We all Scream for Ice Cream

As I indicated on Friday, I intend to write several posts over the coming weeks about the direction I am hoping to continue going to move Wants Blog forward.

In case you have never read the homepage, I strongly encourage you to take a look (it’s at most a 1-pager). I wrote this when I started the blog, and I feel it rings as true today as when I first rolled up my sleeves to write it.

The connection to last Friday’s post is this: wants may be easy enough to pronounce — they seem to roll off the tongue as easily and smoothly as swallowing sweet melted butter — but they are usually quite complex in practice. The phrase “it’s complicated” ought to spring to mind … even though not much schooling is needed for even the smallest of children to express what’s wanted (at times even with a “dead or alive” sense of urgency).

Yet as I tried to point out on Friday, we need not pretend (as Bob Dylan did in his “Talkin’ World War III Blues”) that we are all separated — we aren’t (as I indeed attempted to hammer home on the, er, homepage).

So I hope to first of all raise everyone’s sensitivity to a level at which we all realize the need to replace any simplistic views of individual, egotistical wants with a much more sophisticated model of a more socialized sense of collaborative wants — not merely because I personally feel that communal goal setting is the right thing to do, but rather because any matter-of-fact, evidence-based belly-button gazing exercise — whether super-simple or extremely complex — will easily show that there is no other world for us to live in than this “one world” we have to share with each other. We need to accept that one world is enough for all of us — because regardless of the stellar marketing pitches of the most advanced Silicon Valley celebrities another world is not (and probably never ever will be) “coming soon”.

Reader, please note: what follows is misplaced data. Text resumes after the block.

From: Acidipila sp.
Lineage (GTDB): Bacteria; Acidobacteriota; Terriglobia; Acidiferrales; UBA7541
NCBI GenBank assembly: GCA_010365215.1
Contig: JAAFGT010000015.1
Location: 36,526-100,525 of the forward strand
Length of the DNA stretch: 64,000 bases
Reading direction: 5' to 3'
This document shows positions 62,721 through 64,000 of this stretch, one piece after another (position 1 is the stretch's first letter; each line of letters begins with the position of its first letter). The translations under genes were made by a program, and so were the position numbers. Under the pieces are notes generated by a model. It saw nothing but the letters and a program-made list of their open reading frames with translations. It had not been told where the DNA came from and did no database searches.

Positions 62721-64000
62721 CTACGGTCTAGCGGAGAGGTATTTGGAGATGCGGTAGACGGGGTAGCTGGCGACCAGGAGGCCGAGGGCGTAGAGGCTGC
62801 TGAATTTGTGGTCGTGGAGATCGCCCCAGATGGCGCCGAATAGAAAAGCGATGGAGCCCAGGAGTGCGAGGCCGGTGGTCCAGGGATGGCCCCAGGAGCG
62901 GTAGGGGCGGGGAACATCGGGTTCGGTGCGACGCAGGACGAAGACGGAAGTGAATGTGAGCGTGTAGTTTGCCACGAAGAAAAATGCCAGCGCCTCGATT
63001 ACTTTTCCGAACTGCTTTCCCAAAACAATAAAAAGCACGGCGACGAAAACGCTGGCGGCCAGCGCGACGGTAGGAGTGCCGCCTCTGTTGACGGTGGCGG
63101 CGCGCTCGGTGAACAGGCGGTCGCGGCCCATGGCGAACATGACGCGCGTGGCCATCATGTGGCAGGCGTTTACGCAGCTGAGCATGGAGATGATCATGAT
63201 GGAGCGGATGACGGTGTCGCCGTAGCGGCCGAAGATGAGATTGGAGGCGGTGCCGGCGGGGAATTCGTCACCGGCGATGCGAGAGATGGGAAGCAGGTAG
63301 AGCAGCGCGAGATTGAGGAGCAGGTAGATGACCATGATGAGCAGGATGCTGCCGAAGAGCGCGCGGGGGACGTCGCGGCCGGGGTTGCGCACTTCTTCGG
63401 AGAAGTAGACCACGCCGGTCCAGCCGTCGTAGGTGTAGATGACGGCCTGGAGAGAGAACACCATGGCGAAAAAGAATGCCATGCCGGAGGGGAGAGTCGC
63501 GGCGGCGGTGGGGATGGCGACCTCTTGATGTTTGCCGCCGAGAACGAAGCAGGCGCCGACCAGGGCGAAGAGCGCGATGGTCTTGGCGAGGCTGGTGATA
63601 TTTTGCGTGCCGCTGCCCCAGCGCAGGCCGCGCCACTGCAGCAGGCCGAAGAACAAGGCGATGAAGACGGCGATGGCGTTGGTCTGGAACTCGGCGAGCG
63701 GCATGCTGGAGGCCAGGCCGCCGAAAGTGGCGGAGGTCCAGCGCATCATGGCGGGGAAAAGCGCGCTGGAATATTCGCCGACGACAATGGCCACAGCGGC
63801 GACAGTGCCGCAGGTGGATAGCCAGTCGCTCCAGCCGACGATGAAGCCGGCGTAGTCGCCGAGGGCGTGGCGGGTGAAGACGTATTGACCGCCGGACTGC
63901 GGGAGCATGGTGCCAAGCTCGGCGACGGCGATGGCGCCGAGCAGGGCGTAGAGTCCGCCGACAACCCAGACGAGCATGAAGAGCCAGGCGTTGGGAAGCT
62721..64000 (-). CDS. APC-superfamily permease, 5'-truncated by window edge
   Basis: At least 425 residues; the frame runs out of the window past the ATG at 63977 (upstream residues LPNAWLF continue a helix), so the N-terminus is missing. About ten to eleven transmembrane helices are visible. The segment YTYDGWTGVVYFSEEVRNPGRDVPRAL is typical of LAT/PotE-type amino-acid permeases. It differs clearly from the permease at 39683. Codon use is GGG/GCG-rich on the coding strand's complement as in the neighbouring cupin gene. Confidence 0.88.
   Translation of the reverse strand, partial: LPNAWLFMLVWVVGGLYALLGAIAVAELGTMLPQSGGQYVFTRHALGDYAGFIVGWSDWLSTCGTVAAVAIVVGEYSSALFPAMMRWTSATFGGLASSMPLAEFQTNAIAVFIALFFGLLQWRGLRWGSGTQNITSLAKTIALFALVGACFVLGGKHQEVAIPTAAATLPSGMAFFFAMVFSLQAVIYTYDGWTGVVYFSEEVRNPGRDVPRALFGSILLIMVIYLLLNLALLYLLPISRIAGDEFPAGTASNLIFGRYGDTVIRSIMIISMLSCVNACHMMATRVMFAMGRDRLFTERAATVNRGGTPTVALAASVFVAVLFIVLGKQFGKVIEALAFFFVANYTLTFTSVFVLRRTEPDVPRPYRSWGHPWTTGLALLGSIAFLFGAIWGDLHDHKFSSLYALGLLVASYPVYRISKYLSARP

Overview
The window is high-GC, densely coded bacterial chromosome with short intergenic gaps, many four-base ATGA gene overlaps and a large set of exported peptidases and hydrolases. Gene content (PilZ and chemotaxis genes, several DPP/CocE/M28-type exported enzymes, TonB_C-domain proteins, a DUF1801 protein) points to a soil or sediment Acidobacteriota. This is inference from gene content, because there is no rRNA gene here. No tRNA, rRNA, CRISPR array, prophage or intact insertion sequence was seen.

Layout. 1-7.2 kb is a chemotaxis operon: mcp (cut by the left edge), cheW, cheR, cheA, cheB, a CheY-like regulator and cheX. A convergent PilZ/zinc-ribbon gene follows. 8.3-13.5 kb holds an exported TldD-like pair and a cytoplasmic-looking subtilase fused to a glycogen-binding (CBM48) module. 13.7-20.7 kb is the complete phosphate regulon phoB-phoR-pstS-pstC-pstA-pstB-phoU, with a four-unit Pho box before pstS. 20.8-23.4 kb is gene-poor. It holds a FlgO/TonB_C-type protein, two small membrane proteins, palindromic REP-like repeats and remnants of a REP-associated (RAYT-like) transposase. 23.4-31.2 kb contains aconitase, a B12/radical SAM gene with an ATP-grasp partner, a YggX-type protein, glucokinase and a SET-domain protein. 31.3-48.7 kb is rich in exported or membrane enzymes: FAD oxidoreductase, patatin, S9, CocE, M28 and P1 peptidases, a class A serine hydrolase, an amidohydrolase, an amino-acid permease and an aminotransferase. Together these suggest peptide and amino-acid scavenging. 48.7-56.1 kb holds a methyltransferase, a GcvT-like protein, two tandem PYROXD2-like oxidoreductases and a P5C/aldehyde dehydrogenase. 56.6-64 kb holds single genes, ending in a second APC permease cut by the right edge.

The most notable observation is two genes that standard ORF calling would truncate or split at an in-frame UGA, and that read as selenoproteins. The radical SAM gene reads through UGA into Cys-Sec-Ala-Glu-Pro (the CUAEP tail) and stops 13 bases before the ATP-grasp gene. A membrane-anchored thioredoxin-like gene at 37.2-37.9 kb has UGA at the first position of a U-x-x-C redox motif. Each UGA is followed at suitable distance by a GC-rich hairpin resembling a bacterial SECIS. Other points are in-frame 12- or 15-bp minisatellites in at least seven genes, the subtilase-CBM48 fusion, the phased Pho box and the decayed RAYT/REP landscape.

I created documents that taught me a lot about the behind-the-scenes aspects of the field I want to work in and are also functioning documents with a clear purpose and audience and genre

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I learned about different audiences I will be writing to such as coworkers and vendors and clients. I learned about different types of documents I will be drafting such as emails and new hire paperwork and employee handbooks. I’ve thought a lot about my purpose for writing. In HR I’ve learned that you often aren’t simply writing to communicate information but also obtain information from your audience. An engagement letter from a law firm is not simply for the purpose of expressing your terms to represent a client, you’re also seeking their approval and acceptance of the deal, you need the audience to sign and return the document. An employee handbook isn’t just a book of rules and procedures for employees to follow, it’s also a place to express expectations for the employees and the organization and also a place to let marginalized employees know they are protected and safe at your organization.